Chasing the Unicorn: Westvleteren XII

In endeavoring to review the Westvleteren XII, I can’t help but be reminded of the challenge faced by Chuck Klosterman in his review of Guns N Roses’ Chinese Democracy (to date, my all-time favorite review of anything). Finally experiencing a new record from his favorite band that was 15 years and more than $13 million in the making, Klosterman didn’t quite know where to begin.

Reviewing Chinese Democracy is not like reviewing music. It’s more like reviewing a unicorn. Should I primarily be blown away that it exists at all? Am I supposed to compare it to conventional horses? To a rhinoceros? Does its pre-existing mythology impact its actual value, or must it be examined inside a cultural vacuum, as if this creature is no more (or less) special than the remainder of the animal kingdom?

In some ways, the Westvleteren XII is the Chinese Democracy of beers. One cannot extricate the beer from the myth that surrounds it, fortified by its almost comical elusiveness. The abbey of Saint Sixtus of Westvleteren’s website describes the ordeal one must endure to score this legendary Belgian quadrupel. First, you must call the abbey, nestled in the Flemish countryside, at a prescribed time. You will probably get a busy signal for a very long time. They even admit that “it’s a matter of having a lot of patience as well as a lot of luck.” Not a surprising viewpoint, coming from a bunch of Trappist monks. One cannot simply walk into a beer store, or even into the abbey itself, and grab a bottle of Westvleteren. These beers are only available in person, by appointment, at the abbey in Belgium, if you’re lucky.

That is, until 2012. The monks, needing a new roof for their crumbling abbey, decided to make the Westvleteren XII available in 6 pack “bricks” in the United States as a fundraiser. The Westie had never been distributed to the United States, and according to the monks, it will never be available here again.

In Los Angeles, only K&L Wines managed to order fewer than 100 bricks for sale. The LA store reported fielding some 3,200 calls the day the Westvleteren was released. They instructed the circling beer fiends to attempt to place an order online, and they would only be notified of their successful order if the credit card payment went through. My intrepid husband tried his luck, completely convinced that there was no way in Hell we were getting our hands on this beer. The harried store clerks were equally skeptical.

Somehow, despite all odds, we managed to order a brick. Talk about a benediction.

As an object, the haughty yet strangely wee Westvleteren bottle projects its own otherness; my husband reported feeling genuinely nervous in its presence. Similarly Chinese Democracy, Klosterman points out, was perhaps the last album that will matter as an album as a whole, instead of the songs that sum up its parts. In both cases, between the myth and the object there is so much to take in before one even experiences the art itself. How could something as deceptively simple as a beer, or an album, ever live up to that kind of hype?

On January 1, 2013, my husband and I decided to experience the Westvleteren XII. Armed with yellow index cards and pens, we took our time with every part of the experience, noting its slow volcanic carbonation, and how its character emerged as it warmed. We were unknowingly undertaking a rather monkish lectio divinia, where monks “chew” on a piece of spiritual literature until they feel they’ve thoroughly wrung out all there is to extract. “The old monks call it ruminatio,” their monks explain, “i.e. what cows do with the grass.” We approached the Westvleteren with a similar slow reverence.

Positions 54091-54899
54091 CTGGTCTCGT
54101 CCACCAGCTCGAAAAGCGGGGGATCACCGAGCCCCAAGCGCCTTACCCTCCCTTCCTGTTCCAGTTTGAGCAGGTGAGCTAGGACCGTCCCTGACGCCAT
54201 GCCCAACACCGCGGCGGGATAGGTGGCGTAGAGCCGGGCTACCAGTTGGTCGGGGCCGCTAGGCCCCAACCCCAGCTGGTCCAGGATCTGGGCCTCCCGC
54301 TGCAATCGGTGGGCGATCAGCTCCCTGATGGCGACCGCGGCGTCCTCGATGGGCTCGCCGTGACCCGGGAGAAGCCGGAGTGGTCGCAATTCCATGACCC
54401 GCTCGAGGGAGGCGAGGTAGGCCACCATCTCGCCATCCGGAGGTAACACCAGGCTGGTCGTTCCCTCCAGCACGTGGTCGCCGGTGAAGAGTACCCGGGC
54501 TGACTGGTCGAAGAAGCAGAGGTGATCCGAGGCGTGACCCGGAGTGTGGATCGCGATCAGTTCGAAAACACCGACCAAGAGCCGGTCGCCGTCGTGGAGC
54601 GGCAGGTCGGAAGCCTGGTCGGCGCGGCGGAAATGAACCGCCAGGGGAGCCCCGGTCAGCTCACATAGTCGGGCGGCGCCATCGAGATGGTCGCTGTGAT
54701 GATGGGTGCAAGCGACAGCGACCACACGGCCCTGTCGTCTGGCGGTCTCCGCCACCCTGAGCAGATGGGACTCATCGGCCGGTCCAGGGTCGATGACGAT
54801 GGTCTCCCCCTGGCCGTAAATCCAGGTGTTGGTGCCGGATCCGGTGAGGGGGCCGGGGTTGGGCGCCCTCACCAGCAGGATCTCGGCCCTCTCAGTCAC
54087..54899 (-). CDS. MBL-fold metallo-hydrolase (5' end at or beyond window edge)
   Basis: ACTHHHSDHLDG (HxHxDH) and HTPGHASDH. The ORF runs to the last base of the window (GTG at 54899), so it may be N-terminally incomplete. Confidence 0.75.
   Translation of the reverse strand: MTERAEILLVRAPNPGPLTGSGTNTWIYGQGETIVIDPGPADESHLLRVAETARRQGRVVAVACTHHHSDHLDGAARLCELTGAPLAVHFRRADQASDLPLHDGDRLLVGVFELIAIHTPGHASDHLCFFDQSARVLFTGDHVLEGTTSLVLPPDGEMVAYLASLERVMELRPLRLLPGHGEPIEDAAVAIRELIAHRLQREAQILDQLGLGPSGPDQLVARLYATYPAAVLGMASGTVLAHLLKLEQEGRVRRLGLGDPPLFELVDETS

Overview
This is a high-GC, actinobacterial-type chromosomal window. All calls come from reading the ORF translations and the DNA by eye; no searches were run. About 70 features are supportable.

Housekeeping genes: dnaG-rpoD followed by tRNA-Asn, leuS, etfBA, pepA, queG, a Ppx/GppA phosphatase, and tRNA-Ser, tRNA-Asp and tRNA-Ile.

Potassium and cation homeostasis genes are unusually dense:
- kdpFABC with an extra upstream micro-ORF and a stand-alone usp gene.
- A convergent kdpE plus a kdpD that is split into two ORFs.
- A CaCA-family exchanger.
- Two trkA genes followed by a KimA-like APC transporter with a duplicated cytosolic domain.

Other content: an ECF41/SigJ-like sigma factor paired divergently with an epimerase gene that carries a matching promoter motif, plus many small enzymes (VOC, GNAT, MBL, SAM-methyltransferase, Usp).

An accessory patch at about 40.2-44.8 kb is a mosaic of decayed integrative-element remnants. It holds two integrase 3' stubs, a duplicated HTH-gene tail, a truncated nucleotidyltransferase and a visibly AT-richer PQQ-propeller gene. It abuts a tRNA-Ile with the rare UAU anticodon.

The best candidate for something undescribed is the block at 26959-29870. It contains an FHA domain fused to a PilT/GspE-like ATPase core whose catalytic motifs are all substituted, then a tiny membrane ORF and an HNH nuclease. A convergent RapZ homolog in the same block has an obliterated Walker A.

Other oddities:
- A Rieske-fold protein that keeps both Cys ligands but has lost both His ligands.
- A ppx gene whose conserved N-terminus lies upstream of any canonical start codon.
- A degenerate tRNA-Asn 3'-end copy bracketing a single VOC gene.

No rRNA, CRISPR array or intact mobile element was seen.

I was especially charmed by the shrunken Chimay-style glasses that came with the brick, emblazoned in gold with the Latin phrase, “Ad aedificandam abbatiam adiuvi,” which translates to, “I helped build the abbey.” Those little beauties will get plenty of use chez Rosenbloom, a proxy Holy Grail for beer geeks persisting long after the last Westie in our brick is gone.

All accoutrements aside, let’s finally address the ultimate question: how was the beer? At first, the insane carbonation overtook all aspects of the beer. Even after the first couple of sips, my mouth felt like I’d just been to the dentist, or perhaps I’d met the business end of some Scrubbing Bubbles(TM). Turns out, like the monks who brew the Westvleteren, the beer needed a little more breathing room than most. As the beer inched towards room temperature, lovely caramel and molasses notes crept up through its ruby haze, revealing a dark candied fruit beer far easier to drink than its 10.2% ABV would suggest. Because some of my precious half of the 11.2 oz. bottle was wasted on the carbonation bomb, I look forward to the Trappist tasting we’re planning, where we’ll pit one of our remaining unicorn bottles against its horse and rhinoceros brethren. Was it the best beer I’d ever had? Not by a long shot. But like a medieval manuscript forged by pious hands in a monks’ scriptorium, its inherent beauty was buttressed by its glorious provenance.

Having come full circle with his Chinese Democracy experience, Chuck Klosterman admits that the despite all the hype and jokes,  at the end of the day he loves what Axl Rose creates, including Chinese Democracy. I find myself in a similar place with the Westvleteren. Once all the hype is out of the window and the bubbles settle down, I agree with Chuck that the artists “did a good thing here.”

Megan Rosenbloom is a resident of Los Angeles and a new contributor to Girls Who Like Beer

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